Two legal cases would lead Robert Williams to create the first school of Black Militancy in the Civil Rights era. The first case was against Brodus F. Shaw. He was a White man who kicked a Black maid, Georgia Davis White, down a flight of stairs who disturbed his sleep. Once Georgia White pressed charges against Shaw, racist began a smear campaign to discredit Mrs. White. All levels of state government were involved in her smearing. The North Carolina Attorney General provided investigators, free of charge, to find dirt on White. The investigation discovered that Mrs. White did not report $4.00 in earnings two years before she applied for unemployment. Local authorities arrested her.

The second case was the assault of Mary Ruth Reed by Lewis Medlin. Medlin came to Reed’s house drunk and attempted to force his way in to rape her. Reed was there alone with children because her husband was at work. She was also several months pregnant at the time. She ran with her four-year-old out the back door. Medlin gave chase and caught Reed. Her four-year-old son struck Medlin in the back with a stick to allow his mother to escape. They found refuge in the house of a white neighbor.

The Blacks of Monroe did not believe the government would protect these women. A Black lynch mob formed to seek revenge on the perpetrators. Robert Williams stopped the lynch mob from taking the law into their own hands. He told the crowd he could use his connections in the NAACP and the Committee to Confront Racial Injustice (CCRI) to get two convictions. Of the two organizations, only the CCRI sent lawyers.

May 5, 1959, both the Shaw and Medlin case went to court. Shaw, the man who pushed the maid down the flight of stairs, got his charges dropped even though he didn’t show up to court. Medlin’s defense team used the idea that a White man would never leave a White woman for a Black woman to save him. Medlin admitted to going to Reed’s house while intoxicated but never said he intended to rape her. Reed even had the White neighbor corroborate her version of events. In the end, none of it mattered. Medlin was found not guilty of all charges.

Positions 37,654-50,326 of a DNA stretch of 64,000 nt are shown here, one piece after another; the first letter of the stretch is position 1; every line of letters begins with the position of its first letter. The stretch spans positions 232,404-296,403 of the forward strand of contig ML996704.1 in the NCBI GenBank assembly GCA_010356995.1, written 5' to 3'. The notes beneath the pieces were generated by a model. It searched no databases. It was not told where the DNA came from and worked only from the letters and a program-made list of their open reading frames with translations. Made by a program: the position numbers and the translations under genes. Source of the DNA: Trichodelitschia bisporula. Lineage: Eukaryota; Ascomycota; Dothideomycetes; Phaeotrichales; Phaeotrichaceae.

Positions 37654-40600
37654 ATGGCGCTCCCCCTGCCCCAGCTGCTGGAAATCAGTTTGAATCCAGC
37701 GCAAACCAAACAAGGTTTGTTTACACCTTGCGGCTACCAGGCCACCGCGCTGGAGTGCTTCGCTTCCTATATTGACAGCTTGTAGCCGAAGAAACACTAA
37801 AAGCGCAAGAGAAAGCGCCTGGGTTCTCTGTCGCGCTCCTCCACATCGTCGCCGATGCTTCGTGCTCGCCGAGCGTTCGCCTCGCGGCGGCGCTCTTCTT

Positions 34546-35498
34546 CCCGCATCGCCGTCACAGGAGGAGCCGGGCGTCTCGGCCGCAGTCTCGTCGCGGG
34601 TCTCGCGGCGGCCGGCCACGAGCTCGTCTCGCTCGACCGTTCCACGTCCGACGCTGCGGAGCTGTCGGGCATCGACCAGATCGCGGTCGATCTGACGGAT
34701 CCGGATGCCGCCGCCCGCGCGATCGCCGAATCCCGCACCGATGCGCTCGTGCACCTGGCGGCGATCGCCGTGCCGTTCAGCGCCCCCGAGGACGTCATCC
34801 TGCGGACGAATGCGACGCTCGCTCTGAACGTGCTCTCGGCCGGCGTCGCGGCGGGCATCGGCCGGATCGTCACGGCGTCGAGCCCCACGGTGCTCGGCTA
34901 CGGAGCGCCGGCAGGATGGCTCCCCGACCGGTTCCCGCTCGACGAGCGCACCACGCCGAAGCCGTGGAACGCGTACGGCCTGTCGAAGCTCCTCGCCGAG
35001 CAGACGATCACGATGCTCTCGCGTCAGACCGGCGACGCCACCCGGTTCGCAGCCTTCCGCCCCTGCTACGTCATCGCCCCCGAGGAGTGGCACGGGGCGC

The Black women of Monroe were furious. Not only was there no justice dispensed on those that assaulted these women, but the court showed that there would be no consequences for their attacks. It was now open season on Black women. One woman told Williams this was all his fault. If he had let the lynch mob form, at least these women would have received some justice.

Right after Monroe’s Black women chastised Williams, he had to give an interview to United Press International. Monroe had made national headlines due to the Kissing Case a year prior. Williams is asked to share his thought on losing both cases. He explains that there are no laws to protect the Blacks of North Carolina. Due to the complete breakdown of law, Blacks would have to meet violence with violence going forward. They would meet lynching with lynching.

It goes without saying that his statement angered many in the NAACP. The head of the NAACP Roy Wilkins asked Robert Williams if he was quoted correctly. Williams replied in the affirmative and said he still stood by his statements. He clarified he was speaking for himself and not the NAACP. Wilkins explained that it does matter how he meant his words; the public would take it as an NAACP statement. Wilkins then suspended Williams. In defiance, Williams told Wilkins the NAACP hadn’t done anything to help Monroe Blacks anyway.